Internet Marketing Phobia

Bob Schmidt
Provider Marketing Group

Jim Sterne, one of the so-called Internet marketing experts, writes on the IMARCOM Digest - 3 Jul 1996 to 8 Jul 1996:

>OK, let's skip right over fear of annoying the very
>people they're trying to sell to and move on to fear
>of reprisal. 

To which I reply: Marketing, of any kind, is not a recommended activity for the fearful.

>If I _really_ don't like unsolicited e-mail
> I can write a nasty e-mail, attach the
>operating system, and send it two or three thousand
>times. And I can go to the newsgroups and ask
>10,000 of my closest friends to do the same.
>How quickly we have forgotten Canter & Seigal's fate. 

There are extremists everywhere-- perhaps even among marketers. There are terrorists in Europe. Should we stop visiting there? Should we stop promoting tourism in downtown London? Marketers can hardly allow Internet terrorism to dictate marketing methods. Doing so confuses the probability of risk with the risk itself.

There are many cases when marketing backfires and is viewed negatively by some prospects. Humorous campaigns can offend. Telemarketing campaigns can offend. Intrusive methods can offend. Those risks are ever present.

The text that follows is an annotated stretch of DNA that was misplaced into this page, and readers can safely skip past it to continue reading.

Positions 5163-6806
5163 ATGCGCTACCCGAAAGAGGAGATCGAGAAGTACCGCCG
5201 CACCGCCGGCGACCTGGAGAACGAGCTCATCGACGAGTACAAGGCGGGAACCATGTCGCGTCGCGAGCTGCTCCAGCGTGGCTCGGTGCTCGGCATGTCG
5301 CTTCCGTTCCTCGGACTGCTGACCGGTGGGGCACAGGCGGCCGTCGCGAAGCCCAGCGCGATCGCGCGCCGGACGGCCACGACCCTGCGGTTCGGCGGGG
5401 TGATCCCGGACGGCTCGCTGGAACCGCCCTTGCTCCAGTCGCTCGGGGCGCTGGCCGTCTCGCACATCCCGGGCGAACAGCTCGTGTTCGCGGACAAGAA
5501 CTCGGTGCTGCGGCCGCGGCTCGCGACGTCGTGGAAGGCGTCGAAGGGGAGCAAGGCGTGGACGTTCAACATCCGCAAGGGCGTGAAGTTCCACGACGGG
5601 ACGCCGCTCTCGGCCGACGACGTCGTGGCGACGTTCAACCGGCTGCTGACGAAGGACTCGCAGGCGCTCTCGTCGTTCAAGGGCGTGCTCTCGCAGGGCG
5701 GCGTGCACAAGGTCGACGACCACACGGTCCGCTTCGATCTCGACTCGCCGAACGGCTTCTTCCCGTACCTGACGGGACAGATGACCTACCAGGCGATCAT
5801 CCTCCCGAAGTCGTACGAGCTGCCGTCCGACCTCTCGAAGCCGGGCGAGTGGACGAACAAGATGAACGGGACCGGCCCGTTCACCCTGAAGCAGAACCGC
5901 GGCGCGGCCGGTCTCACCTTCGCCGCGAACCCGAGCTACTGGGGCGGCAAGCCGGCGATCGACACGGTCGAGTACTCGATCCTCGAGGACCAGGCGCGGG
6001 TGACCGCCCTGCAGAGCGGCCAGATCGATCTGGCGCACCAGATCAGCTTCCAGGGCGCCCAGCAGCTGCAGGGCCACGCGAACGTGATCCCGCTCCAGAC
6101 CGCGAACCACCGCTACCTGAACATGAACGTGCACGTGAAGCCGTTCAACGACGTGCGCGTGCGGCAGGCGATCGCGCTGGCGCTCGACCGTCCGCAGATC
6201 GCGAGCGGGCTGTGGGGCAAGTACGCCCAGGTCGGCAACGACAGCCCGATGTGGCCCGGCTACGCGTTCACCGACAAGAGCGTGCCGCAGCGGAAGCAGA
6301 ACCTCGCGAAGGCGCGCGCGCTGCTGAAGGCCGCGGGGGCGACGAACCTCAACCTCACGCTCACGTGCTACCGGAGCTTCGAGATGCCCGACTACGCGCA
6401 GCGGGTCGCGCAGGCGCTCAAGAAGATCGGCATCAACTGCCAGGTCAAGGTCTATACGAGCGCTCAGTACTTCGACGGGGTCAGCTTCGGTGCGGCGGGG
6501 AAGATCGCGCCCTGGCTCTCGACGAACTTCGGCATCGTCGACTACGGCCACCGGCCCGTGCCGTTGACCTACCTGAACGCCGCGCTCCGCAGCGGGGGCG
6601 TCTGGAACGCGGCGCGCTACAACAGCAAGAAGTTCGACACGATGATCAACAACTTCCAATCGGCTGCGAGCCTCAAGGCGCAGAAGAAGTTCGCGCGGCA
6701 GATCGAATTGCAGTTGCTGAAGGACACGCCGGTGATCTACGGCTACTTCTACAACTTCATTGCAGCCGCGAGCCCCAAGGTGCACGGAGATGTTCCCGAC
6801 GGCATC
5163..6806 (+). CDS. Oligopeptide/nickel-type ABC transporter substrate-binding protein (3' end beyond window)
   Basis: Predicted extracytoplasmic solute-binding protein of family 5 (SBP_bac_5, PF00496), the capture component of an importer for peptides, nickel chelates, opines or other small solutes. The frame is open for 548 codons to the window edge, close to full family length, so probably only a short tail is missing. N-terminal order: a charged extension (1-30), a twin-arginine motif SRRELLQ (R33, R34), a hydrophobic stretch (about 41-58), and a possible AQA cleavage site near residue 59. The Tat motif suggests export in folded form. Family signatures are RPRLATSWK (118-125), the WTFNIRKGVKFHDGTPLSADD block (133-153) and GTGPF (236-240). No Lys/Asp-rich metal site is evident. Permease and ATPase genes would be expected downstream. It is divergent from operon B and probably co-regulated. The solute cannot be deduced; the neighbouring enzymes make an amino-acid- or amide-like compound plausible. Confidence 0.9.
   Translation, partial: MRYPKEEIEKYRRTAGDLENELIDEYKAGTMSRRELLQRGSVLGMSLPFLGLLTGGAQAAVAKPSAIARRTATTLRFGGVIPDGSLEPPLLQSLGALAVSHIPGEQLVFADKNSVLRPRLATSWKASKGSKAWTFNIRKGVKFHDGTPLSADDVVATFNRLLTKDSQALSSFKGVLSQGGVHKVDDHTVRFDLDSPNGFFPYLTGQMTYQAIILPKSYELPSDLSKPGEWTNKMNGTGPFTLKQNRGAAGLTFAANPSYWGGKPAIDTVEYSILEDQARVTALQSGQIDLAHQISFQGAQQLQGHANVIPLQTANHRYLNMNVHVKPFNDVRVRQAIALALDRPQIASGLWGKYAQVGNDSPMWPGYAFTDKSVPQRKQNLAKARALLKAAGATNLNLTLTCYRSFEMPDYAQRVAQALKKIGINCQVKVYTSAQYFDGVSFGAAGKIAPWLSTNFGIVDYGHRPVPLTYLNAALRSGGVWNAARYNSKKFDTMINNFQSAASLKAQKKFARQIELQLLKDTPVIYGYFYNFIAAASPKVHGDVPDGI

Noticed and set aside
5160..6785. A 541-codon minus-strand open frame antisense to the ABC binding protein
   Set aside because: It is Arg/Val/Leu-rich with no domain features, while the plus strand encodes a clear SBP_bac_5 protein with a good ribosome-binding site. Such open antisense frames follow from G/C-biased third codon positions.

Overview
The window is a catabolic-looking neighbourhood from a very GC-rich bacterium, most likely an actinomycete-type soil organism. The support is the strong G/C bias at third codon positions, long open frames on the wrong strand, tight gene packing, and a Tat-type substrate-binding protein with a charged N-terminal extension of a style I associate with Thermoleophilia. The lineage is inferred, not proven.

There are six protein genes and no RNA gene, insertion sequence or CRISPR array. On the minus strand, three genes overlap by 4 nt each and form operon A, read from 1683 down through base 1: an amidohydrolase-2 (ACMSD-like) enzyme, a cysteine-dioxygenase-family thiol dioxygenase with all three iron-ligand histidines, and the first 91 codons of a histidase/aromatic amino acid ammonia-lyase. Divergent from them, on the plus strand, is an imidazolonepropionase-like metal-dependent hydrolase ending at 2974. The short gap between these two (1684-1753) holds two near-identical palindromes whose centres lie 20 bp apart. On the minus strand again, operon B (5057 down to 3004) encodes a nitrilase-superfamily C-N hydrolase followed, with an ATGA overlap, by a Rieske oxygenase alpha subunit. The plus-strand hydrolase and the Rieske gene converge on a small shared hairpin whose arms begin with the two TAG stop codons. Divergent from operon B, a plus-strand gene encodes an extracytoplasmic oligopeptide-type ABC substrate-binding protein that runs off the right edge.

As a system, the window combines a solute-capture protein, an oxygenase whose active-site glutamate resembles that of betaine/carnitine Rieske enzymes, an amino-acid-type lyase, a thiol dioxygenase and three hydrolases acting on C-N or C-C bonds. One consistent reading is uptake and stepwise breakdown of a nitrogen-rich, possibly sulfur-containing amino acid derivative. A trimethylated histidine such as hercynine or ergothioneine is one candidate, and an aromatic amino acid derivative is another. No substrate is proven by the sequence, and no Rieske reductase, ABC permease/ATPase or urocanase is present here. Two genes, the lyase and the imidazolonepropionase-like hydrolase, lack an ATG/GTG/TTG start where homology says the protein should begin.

Recently, a hurricane was hurtling toward Florida. I got a call from Sears telemarketing dept. wanting to know if I would like to purchase something which is "not insurance" that would pay the deductible on homeowners in the event of a disaster. Coincidence? Not likely. Was I offended? Sure. Can I blame them? Not at all. Did I buy it? No, I was too busy nailing plywood to my house. Besides, I couldn't afford it. I spent all my money on refreshments for the weekend hurricane party.

Marketers generally speaking are not interested in those who respond negatively to a promotion. They are only interested in those who will be positively persuaded by the message. If the creative, the content of the message, is off target, then you have lost your market, but those who are offended by the medium itself are best thought of as non-prospects because there is, by definition, absolutely nothing you could ever say to them in that medium to get them to buy. You could sell gold at $6 an ounce, and if you sent an antispammer an unsolicited email about it, they would still send you a mail bomb.

Note: While I do not hesitate to provide some "equal time" on this subject and argue the merits, I do not especially advocate the use of bulk email. Neither, however, do I begrudge the efforts of those who are experimenting to see if it works. We all need to know.

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